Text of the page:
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The Water Project: Precious School Kapsambo Secondary -  Students Walk Down Hill To Protected Spring
The Water Project: Precious School Kapsambo Secondary -  Students Collect Water From Protected Spring
The Water Project: Precious School Kapsambo Secondary -  Students Carry Water Buckets Down The Road
The Water Project: Precious School Kapsambo Secondary -  Students Carry Water Back Up Hill
The Water Project: Precious School Kapsambo Secondary -  Students Bring Water Into School
The Water Project: Precious School Kapsambo Secondary -  Storage Containers In The Teachers And Matrons Houses
The Water Project: Precious School Kapsambo Secondary -  Schools Matron
The Water Project: Precious School Kapsambo Secondary -  Schools Compound
The Water Project: Precious School Kapsambo Secondary -  School Sign
The Water Project: Precious School Kapsambo Secondary -  School Administration Building
The Water Project: Precious School Kapsambo Secondary -  Sample Latrines
The Water Project: Precious School Kapsambo Secondary -  Plastic Water Tank At The School
The Water Project: Precious School Kapsambo Secondary -  Mrs Jessicah Demesi The Principal
The Water Project: Precious School Kapsambo Secondary -  Madam Jesicah Demesi Standing Next To The Girls Dormitry Named After Her As The Pioneer Of The Girls Education
The Water Project: Precious School Kapsambo Secondary -  Latrine And Clothesline
The Water Project: Precious School Kapsambo Secondary -  Hanging Clothes On Flower Beds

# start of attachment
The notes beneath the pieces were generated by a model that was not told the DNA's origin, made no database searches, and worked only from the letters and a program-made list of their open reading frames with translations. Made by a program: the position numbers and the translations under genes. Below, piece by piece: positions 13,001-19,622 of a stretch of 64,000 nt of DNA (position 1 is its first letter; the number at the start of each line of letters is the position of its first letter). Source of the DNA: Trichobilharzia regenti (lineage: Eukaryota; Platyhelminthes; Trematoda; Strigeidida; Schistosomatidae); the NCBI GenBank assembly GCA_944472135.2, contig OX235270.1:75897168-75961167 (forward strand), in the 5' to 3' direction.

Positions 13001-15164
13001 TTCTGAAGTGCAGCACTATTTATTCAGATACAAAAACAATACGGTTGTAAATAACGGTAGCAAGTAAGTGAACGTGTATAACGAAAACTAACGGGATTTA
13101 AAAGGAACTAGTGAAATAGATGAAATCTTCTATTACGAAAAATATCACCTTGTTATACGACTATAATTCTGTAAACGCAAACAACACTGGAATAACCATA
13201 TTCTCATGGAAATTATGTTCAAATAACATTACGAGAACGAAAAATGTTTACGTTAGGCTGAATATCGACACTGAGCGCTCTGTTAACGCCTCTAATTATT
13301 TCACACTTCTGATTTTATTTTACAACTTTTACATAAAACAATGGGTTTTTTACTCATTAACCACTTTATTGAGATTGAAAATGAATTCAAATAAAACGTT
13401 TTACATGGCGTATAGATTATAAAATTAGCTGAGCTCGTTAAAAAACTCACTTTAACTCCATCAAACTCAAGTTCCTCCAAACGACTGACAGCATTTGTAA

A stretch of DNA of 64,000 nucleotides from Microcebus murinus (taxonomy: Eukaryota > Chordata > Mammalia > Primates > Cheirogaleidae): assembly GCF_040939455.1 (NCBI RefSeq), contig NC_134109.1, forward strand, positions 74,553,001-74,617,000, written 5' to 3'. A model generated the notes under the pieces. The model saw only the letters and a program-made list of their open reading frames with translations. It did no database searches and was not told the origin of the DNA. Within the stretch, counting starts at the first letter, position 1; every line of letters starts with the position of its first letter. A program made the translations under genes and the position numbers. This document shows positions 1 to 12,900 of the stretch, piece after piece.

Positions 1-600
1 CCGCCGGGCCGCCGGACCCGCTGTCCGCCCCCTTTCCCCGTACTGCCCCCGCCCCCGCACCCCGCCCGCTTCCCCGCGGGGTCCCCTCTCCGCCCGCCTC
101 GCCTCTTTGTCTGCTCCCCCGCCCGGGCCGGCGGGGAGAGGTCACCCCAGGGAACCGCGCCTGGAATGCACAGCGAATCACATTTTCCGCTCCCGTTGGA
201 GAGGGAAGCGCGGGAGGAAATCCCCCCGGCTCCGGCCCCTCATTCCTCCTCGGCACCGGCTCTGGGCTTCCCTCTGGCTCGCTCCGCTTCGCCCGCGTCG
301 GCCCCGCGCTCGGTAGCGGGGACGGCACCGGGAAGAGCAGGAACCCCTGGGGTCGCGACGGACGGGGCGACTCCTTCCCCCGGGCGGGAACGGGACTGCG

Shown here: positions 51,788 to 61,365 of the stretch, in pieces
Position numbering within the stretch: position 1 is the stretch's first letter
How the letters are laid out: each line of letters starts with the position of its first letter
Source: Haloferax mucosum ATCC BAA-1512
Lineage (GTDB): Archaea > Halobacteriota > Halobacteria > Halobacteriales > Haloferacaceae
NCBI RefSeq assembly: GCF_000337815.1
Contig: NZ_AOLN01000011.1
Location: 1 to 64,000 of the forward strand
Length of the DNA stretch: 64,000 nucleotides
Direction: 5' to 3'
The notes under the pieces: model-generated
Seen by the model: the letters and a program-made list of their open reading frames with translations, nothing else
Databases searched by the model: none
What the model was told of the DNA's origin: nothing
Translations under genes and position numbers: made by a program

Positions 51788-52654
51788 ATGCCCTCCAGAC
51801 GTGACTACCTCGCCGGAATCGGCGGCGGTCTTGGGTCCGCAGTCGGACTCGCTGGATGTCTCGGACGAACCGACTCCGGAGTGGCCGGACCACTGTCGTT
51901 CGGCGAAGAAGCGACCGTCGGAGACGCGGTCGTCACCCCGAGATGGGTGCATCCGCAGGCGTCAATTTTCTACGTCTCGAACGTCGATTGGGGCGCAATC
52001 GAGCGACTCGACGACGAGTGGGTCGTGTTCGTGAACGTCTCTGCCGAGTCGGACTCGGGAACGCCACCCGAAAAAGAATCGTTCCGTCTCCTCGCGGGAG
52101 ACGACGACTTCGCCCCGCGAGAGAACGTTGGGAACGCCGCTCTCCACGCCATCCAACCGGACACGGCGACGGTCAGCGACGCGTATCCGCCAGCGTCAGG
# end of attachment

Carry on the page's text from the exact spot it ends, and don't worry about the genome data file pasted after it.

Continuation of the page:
The Water Project: Precious School Kapsambo Secondary -  Girls Dormitories
The Water Project: Precious School Kapsambo Secondary -  Girls Birthrooms
The Water Project: Precious School Kapsambo Secondary -  Dining Hall
The Water Project: Precious School Kapsambo Secondary -  Clothes Hang On Schools Fence

Project Status



Project Type:  Rainwater Catchment

Regional Program: Western Kenya WaSH Program

Project Phase:  Donate to this Project
Estimated Install Date (?):  02/28/2019

Project Features


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Community Profile

It’s 5am in the morning and activities have already started in Kapasambo Secondary School located in the Sabatia District of Vihiga County, Kenya.

As a person enters the school compound, they are greeted with a very clean compound. The girls’ dormitories were also very clean and organized. The presence of the hand washing artisans in the compound though few is an indication of positive hygiene behaviors.

“I am more than happy today to host you in my school,” school founder Madam Jessica Demensi said.

“We have had numerous challenges in regard to water and sanitation. From waterborne diseases to wasting time. We are so happy that this will be a thing of the past. God bless you all.”

Both boys and girls are seen running around with their buckets to fetch water for bathing and washing up. The cleaning commences and ends at around 6am when they proceed to take breakfast.

At 7am morning preps begin as the few days scholars also begin streaming in the compound. At 8am there is an assembly and all students line up for prayers and announcements.

This community is specialized in planting tea for commercial purposes. This tea is supplied to Kaimosi and Mudete tea factories.

After assembly, a class is sent to fetch water for making school lunch.

The school has tap water from Lake Victoria North Water services board that is very irregular. They also have a plastic water tank, an initiative of the parents. This 5,000-liter plastic tank is used to harvest and tap rainwater. When its full pupils fetch water from the tap.

Due to the demand and high population, this water tank cannot sufficiently serve this school – hence they always have to go to the nearest water stream.

Students have buckets and basins that they use for fetching the water – none of these containers have covers.